Friday, August 3, 2012

Poor password capabilities frustrate me

There's really no excuse.  There's no excuse at all for weak password capabilities, especially for financial services companies. 

Outline of security
I recently attempted to increase the complexity of my online banking passwords.  It should have been simple, but the dizzying array of requirements made it more difficult than it needs to be. And the requirements were awful!  I don't mind if complexity isn't required (ok, I do, but that's a different issue)  but let me pick whatever password I can remember.


There are dozens and dozens of sites that describe what is a good password, and how to choose it.  For example, see Microsoft, Google, Naked Security and xkcd sites.  However, the password capabilities on the system have to support strong passwords.  I found that many banking systems did not.  Let's start with what I wanted to use.  It was similar to:
      ValidSpeedLimitzR: {30|45|55}nearHome
but I couldn't even come close. Forget that it's 37 characters, it's easy to type, secure and I can remember it.  The problem was the password capabilities on the online banking system.  They limit password entropy and make it less secure.  See below: 

American Expreess:
  • Must be different from your User ID
  • Must contain 8 to 20 characters, including one letter and number
  • May include the following characters: %,&, _, ?, #, =, -
  • Your new password cannot have any spaces and will not be case sensitive.
Chase: 
  •  Must contain 7-32 characters
  •  Must include at least one number and one letter
  •  Cannot include special characters (&, %, *, etc.)
  •  Cannot be the same as your User ID
  •  Cannot be the same as any of the last five Passwords you've used
E*trade
  • Password must be 6 to 32 characters long and contain at least one number.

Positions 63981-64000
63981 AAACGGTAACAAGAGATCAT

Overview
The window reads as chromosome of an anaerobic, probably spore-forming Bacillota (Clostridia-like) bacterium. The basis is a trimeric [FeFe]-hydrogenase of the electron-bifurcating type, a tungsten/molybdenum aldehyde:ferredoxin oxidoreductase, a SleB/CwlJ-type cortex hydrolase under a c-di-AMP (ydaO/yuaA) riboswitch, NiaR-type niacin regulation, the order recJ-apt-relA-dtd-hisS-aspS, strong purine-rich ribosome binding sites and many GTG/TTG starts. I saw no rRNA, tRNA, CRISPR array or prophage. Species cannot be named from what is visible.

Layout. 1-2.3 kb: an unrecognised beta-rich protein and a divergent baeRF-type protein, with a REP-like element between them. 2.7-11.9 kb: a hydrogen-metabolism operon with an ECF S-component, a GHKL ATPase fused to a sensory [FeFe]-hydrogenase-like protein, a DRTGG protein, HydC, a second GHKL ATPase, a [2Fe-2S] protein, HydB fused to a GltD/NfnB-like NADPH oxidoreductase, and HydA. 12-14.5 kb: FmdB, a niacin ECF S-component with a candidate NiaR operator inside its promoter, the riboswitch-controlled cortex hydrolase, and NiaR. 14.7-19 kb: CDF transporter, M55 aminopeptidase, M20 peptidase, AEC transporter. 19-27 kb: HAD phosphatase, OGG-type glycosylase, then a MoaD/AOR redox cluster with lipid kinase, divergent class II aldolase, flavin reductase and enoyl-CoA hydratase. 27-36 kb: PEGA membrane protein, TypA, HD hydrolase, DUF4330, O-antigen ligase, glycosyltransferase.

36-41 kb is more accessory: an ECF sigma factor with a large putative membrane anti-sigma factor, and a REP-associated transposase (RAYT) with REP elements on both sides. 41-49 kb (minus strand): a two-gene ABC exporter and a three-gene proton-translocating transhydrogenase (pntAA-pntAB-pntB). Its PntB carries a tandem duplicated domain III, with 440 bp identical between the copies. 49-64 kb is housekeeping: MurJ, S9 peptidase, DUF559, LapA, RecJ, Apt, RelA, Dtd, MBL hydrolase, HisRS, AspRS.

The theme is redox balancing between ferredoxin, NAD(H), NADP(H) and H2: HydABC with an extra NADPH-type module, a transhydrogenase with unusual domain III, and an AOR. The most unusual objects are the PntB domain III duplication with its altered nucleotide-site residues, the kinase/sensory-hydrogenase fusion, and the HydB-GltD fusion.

• No special characters 
Fidelity Investments: 
  • Use 6 to 12 letters and/or numbers
  • Do not use symbols, punctuation marks, or spaces (e.g., #, @, /, *, -.)
Granted, some special characters are hard to type on mobile devices like iPhones and iPads. And in the "olden days" you worried about people embedding html or javascript inside an improperly parsed form field so that may be a motivation not to allow special characters.  But, there's no reason not to allow a long password.  No real reason not to allow special characters or spaces today.   And certainly there's no possible reason NOT to make it case sensitive. I'm not saying require them because that's a whole other discussion, just permit  it. 

How can we expect to have encourage users to strong passwords if the systems don't support them!  Come on financial companies, you must do better!

Thoughts?

Update 1: 2012-08-03

I was so frustrated, I sent this tweet to @AskAmex:
@AskAmex I changed my online password and found weak pw policies--not even case sensitive! Why not? twitpic.com/aev2gd

to which @AskAmex replied:
@luriep Hi Peter, thx for feedback. Our PW policies meant to be secure but easy for our customers to use. Use %&_?#= for addl security. ^M

Which, of course, is bogus:


AmEx suggests {AZ09%&_?#=} = 42 characters
Stronger way: {azAZ09%&_?#=} = 68 characters (although I'd argue you should support 32 and not 6 special characters, but that only makes the point much bigger)

42 is less than 68 and the difference skyrockets  when you take it to ^8 or ^20 (based on pw length).  I don't see their password policies as anywhere near secure as they very easily could be...

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